Claude Rains

A Comprehensive Illustrated Reference to His Work in Film, Stage, Radio, TV and Recordings

By John T. Soister and JoAnna Wioskowski.
McFarland & Company, Inc.lllus. £33.75.
ISBN 0-7864-0726-3.

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The authors show that Claude Rains was certainly one of the world's foremost character actors. Once relegated to the fringes of frightdom behind the ever-popular Karloff, Lugosi, Chaney and Rathbone, he stepped into the spotlight when he played The Invisible Man, which ironically, made him quite the visible star. Further memorable roles in such films as Mystery of Edwin Drood were to follow. In his own inimitable-way, Rains later became Louis Renault in Casablanca, Julius Caesar in Caesar and Cleopatra and Dr. Dryden in Lawrence of Arabia.

This comprehensive work concentrates on Rains' more than 50 films. However, it also examines his work in other media: the stage, radio, television and recordings. The foreword by Jessica Rains, his only child, includes her memories of her life with him.

There is also a well researched and illustrated biography at the front of the book and this serves well to whet the appetite of readers who may then proceed to go into more details about the aspects of Rains' career by selecting any one of the chronologically listed critiques of the films that he starred in. These film critiques form the main body of the book and are written in an informed but pleasantly readable style. In this way the book may be picked up and put down at will without getting a disjointed perspective on the work of this fine actor, In addition this style of writing also makes this book a welcome source of reference in comparison to some of the more arid tomes that are available for research purposes.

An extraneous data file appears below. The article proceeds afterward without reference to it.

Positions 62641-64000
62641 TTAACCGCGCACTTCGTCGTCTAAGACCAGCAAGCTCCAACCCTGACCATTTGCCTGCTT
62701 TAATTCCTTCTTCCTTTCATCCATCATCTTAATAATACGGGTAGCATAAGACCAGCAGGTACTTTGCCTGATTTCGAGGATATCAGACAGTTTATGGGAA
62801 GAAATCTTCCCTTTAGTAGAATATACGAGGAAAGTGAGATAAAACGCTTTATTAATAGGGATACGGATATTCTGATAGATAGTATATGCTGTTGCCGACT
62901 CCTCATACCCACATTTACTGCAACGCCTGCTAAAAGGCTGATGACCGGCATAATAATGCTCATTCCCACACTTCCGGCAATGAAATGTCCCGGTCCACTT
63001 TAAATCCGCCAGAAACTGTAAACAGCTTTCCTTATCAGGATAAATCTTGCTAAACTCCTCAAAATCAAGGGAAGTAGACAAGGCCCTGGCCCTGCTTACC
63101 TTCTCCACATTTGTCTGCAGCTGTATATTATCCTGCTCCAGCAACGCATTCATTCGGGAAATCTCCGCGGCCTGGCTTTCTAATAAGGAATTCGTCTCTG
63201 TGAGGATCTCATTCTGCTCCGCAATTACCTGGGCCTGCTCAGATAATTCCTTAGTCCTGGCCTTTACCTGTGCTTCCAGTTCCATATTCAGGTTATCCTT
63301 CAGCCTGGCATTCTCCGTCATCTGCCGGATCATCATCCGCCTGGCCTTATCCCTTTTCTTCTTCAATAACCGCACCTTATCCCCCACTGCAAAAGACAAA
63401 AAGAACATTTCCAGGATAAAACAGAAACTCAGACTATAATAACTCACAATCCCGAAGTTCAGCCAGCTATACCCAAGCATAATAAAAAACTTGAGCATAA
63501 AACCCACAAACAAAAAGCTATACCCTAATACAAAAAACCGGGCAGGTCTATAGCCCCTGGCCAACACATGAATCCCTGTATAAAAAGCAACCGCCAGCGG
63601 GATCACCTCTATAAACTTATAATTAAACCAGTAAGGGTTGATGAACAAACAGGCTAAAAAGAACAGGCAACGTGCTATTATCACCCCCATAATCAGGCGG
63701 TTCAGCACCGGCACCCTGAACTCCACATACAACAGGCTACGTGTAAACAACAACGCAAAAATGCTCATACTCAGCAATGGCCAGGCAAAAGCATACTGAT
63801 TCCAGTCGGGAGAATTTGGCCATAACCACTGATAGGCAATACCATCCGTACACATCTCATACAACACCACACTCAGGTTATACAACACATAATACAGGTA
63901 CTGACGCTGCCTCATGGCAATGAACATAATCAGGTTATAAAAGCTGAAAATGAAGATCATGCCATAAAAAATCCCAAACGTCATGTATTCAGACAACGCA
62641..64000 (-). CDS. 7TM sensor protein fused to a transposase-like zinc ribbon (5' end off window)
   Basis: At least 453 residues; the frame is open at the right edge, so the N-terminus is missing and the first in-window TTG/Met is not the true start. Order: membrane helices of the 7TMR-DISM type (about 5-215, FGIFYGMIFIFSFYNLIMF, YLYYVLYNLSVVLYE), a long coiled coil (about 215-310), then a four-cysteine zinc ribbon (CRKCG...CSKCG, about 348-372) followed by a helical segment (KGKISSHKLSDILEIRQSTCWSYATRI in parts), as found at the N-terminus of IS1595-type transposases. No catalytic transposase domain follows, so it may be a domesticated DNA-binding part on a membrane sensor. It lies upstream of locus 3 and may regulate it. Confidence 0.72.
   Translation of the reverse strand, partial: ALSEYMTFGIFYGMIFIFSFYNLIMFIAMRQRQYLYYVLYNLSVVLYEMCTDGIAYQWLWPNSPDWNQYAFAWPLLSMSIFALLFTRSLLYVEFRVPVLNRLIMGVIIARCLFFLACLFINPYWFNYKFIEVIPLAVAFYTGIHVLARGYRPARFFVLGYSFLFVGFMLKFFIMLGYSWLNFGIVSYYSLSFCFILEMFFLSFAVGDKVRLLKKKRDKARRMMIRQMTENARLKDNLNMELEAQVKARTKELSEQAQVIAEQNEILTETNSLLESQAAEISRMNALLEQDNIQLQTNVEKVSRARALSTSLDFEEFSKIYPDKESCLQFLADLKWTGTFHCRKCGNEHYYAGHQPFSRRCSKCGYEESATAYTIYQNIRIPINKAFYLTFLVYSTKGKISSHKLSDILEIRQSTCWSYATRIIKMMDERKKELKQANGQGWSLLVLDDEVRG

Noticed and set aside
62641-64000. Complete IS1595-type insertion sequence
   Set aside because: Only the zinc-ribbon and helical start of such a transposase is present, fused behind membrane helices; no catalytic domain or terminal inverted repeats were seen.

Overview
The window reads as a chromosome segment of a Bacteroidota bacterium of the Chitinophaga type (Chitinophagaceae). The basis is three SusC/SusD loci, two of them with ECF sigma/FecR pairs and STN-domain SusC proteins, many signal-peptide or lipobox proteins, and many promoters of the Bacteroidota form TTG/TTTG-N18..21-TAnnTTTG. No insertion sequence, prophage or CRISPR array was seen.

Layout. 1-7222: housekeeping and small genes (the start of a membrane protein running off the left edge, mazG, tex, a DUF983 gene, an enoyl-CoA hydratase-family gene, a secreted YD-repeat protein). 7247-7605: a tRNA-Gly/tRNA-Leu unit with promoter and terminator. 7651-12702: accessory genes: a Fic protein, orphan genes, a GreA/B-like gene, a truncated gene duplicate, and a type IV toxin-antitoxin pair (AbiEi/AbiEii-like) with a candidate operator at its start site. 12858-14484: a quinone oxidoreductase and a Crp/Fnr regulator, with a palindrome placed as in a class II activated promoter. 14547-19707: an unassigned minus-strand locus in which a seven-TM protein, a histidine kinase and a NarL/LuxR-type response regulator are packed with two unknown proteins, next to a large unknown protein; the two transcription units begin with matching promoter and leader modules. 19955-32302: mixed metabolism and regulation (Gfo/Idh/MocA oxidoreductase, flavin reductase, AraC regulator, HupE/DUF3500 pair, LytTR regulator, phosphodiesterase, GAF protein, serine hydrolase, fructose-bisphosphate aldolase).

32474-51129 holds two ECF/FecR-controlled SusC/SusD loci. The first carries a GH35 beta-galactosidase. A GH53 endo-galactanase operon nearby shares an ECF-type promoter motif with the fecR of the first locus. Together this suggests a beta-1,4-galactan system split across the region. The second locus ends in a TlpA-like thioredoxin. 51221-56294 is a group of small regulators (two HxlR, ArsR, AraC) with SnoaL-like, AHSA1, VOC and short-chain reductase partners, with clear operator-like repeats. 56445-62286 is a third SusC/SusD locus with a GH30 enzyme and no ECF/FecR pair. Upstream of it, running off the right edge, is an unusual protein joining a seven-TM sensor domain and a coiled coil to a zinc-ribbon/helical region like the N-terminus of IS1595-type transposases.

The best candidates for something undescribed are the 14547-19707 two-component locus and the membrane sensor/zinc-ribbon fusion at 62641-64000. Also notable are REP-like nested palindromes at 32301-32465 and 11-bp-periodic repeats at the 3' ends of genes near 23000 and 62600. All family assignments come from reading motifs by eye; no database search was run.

The layout of the photos and illustrations is first class being interspersed as they are within the body of the text pertaining to them rather than being relegated to a photo insert section common to less reader-friendly publications of this ilk.

The chapters dealing with the theatre and concerts, radio, television and recordings of Rains' career are again done in chronological order but are not as prolific as the chapter dealing with his films. However, they are equally as well researched and written and are a fine source of information and reference material for any readers who may wish to have a good foundation from which to pursue their own avenues of enquiry into the realms of the fascinating career of this many faceted character actor.

There is an interesting Afterthoughts chapter towards the rear of this volume with the recollections of the likes of Vincent Sherman, Sir John Gielgud and Kim Hunter who either met and/or worked with Claude Rains. This section complements the overall appreciation of Rains' career that this book so well evokes. It is written with an infectious enthusiasm and high regard for its subject matter and will endear the name of Claude Rains to his stalwart fans and those who might be enamoured by his style. As a further bonus it includes about 80 rare photos and illustrations.

David Hilton
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